Those who have read my "About" page know that one of the aspects of Greenwich Village orthodoxy that I find odd is the tenet that "the current built environment is optimal and all attempts to change it in any way must be opposed at all costs." It's been a while since I've given an update on that subject here.
The big news in the Village is that two new condo buildings are in the process of going up. One is on Charles Street down by the Hudson River, and the other is on the former site of St. Vincent's Hospital on Seventh Avenue between 11th and 12th Streets. Both are rather large: 150 Charles Street has close to 100 apartments, all of large size, and the other one, known as Greenwich Lane, has close to 200. And they are really expensive. The web site for 150 Charles Street shows no more apartments available -- it's completely sold out! -- but according to this article on Curbed from July, they got an average of more than $3000 per square foot. That means that they got something close to $1 billion for the building. Here is a list of availabilities at the Greenwich Lane -- they're looking for over $3000 psf as well. $3000 psf means about $3 million for a typical two-bedroom apartment. But if that seems a little cozy to you, they have a townhouse at the Greenwich Lane for $25.25 million. There have also been reports that the penthouse atop 150 Charles has sold for $34 million. Mind you, this building is still a year plus away from completion.
And what is the reaction of Greenwich Village to the coming of these two super-high-end buildings. Why, of course, outrage! Multiple lawsuits have been filed trying to stop 150 Charles, and the New York Post today reports on yet a new one. Or check out this 11 minute video put together by some of our angry neighbors a couple of years ago. Meanwhile the Greenwich Lane makes Villagers' blood boil even more, because it is on the site of the former hospital. But the opportunities for lawsuits have been less since the site was acquired by the developer at an auction in the Bankruptcy Court -- not much you can do about that. Still, literally every candidate who ran for office in the last election swore that they would have fought harder and somehow saved the hospital and prevented the condos. Here is my article on that subject, and below is my picture of Bill de Blasio as a candidate swearing his eternal opposition to condos replacing hospitals.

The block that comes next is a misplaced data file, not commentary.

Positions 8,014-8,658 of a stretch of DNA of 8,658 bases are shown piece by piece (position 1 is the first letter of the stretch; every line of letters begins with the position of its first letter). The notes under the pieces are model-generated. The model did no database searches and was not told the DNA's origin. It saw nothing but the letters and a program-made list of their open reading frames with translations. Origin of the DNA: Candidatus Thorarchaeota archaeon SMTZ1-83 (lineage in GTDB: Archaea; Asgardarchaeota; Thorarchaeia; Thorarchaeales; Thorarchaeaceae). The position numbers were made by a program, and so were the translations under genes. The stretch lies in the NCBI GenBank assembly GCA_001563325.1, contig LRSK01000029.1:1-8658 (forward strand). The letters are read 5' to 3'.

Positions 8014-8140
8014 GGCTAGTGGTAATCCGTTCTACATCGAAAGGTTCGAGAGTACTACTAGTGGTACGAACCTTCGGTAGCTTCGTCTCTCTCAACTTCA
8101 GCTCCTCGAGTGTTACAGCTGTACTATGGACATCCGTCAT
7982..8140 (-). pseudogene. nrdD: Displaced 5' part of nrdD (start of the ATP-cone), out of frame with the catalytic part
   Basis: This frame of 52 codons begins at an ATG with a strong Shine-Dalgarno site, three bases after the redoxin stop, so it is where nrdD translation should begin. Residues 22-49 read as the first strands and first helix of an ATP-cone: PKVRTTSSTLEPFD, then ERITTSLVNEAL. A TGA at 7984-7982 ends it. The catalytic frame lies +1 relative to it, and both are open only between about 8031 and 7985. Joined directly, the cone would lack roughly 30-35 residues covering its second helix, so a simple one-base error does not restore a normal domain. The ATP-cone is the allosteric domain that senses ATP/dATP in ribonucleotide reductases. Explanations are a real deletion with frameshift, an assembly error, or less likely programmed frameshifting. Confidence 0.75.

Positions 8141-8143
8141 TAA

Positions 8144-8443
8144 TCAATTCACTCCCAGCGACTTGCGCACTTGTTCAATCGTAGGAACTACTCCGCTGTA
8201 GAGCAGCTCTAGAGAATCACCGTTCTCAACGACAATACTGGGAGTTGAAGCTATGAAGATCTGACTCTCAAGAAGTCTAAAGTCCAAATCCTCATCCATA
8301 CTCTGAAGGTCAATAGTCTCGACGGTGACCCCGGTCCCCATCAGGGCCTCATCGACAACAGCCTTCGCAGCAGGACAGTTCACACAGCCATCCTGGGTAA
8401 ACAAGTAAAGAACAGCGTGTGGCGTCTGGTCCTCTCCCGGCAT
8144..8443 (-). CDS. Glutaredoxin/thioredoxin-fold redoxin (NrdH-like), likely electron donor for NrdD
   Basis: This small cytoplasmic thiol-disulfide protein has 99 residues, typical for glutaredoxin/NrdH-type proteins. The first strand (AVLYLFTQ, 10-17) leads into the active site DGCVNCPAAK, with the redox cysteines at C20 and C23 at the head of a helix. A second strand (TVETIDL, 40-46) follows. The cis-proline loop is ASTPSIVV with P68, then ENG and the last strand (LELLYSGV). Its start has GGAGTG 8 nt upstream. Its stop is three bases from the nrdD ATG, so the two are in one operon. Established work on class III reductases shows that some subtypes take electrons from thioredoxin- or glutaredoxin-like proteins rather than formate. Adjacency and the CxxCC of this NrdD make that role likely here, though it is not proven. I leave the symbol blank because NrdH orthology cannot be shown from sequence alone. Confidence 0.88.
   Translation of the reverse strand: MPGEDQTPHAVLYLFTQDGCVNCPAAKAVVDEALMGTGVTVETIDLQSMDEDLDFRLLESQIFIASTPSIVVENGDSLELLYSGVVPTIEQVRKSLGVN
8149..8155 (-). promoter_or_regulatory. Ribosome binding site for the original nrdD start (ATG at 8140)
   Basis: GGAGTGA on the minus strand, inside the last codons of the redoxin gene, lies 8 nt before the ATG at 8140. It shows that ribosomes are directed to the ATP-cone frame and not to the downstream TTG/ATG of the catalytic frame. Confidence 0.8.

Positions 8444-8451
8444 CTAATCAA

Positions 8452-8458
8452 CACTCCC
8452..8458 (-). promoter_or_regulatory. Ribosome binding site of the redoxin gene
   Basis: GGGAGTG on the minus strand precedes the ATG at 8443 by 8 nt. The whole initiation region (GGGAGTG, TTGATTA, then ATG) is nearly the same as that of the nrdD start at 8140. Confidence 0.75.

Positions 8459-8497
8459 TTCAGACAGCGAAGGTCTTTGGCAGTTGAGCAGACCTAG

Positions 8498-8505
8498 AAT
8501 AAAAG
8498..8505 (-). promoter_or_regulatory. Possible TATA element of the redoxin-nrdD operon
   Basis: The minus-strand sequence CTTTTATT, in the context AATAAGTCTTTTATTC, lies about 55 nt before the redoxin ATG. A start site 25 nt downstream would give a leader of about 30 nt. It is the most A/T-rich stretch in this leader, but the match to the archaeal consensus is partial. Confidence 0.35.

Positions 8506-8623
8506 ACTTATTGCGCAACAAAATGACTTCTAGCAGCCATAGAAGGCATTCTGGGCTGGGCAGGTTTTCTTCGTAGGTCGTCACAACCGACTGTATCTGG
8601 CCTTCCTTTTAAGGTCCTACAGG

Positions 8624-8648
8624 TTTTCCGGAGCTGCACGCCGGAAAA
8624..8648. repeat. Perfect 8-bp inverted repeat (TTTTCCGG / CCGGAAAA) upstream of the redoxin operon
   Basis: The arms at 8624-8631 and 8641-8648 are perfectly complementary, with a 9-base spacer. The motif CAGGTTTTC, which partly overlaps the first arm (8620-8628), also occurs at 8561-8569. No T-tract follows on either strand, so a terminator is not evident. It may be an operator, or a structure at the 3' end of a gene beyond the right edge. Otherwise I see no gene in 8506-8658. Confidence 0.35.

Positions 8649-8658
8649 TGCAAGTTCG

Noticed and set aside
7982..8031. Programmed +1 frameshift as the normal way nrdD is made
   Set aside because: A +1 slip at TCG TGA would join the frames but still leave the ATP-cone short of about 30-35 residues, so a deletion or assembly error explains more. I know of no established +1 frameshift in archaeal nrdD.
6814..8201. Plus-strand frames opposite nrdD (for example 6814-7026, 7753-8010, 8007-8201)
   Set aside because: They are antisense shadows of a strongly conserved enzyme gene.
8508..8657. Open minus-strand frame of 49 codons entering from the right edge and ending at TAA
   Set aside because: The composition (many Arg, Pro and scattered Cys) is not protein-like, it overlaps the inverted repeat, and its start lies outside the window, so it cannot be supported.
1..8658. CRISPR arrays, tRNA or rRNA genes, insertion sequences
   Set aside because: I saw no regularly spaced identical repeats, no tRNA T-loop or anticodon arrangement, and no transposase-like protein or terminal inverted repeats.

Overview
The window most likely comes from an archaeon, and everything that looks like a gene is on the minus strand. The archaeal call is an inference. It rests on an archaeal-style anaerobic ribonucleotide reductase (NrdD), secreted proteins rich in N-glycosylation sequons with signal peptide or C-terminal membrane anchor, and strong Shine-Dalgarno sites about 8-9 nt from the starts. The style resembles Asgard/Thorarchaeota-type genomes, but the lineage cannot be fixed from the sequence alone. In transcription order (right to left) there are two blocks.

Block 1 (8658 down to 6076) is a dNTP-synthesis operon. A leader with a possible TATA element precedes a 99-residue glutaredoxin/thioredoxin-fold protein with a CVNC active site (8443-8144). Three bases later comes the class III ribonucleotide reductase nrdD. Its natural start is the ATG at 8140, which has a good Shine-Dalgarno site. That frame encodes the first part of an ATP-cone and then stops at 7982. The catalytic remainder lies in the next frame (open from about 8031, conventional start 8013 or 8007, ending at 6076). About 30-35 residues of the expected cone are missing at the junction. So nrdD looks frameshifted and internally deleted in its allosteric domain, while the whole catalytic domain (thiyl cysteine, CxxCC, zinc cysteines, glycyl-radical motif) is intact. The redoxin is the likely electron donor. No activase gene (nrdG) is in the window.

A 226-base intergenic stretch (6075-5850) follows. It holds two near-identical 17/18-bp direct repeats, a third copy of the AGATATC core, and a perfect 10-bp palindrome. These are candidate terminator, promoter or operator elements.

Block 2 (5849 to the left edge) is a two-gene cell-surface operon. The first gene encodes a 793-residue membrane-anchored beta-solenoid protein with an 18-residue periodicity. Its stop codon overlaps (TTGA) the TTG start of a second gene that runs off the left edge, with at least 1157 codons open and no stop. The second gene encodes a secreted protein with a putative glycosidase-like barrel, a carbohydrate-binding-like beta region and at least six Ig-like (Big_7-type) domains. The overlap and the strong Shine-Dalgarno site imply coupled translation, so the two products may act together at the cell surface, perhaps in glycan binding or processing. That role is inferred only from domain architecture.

Am I the only one who thinks it's odd to fight to the death to prevent new high end development? Other places where I have lived would have killed to have someone want to build such a building in their town, let alone to have people willing to pay these prices prepared to move in. That's how taxes get paid! As one example, New Haven, Connecticut, has spent decades trying to get someone to invest in their downtown area, with remarkably little luck. Same for my childhood home town of Poughkeepsie, New York.
What is it about the Village that makes many of us hate new development so much? One hypothesis is that it's just a form of snobbishness -- we're so superior to others that we don't want these tacky nouveaux riches moving in with their tasteless new buildings. I also have another hypothesis, which is that rent regulation has a lot to do with it. It is very noticeable that people living in rent regulated apartments (which still is around half of the people in the Village, plus or minus) are among the strongest opponents of new development. In my observation, they tend to perceive new development as a threat. The new development is always and inevitably high priced, which, I suppose, gives their landlords an even greater incentive than they already had to try to get rid of them. Given the incentives that they face, it appears that the best thing for the rent regulated tenants would be for the neighborhood to have no new development and no upgrading at all, and just fall into gradual decline and decay.
Needless to say, homeowners such as yours truly have a somewhat different perspective. But you don't see anyone in the Village publicly speaking out and saying that rising property values are a good thing.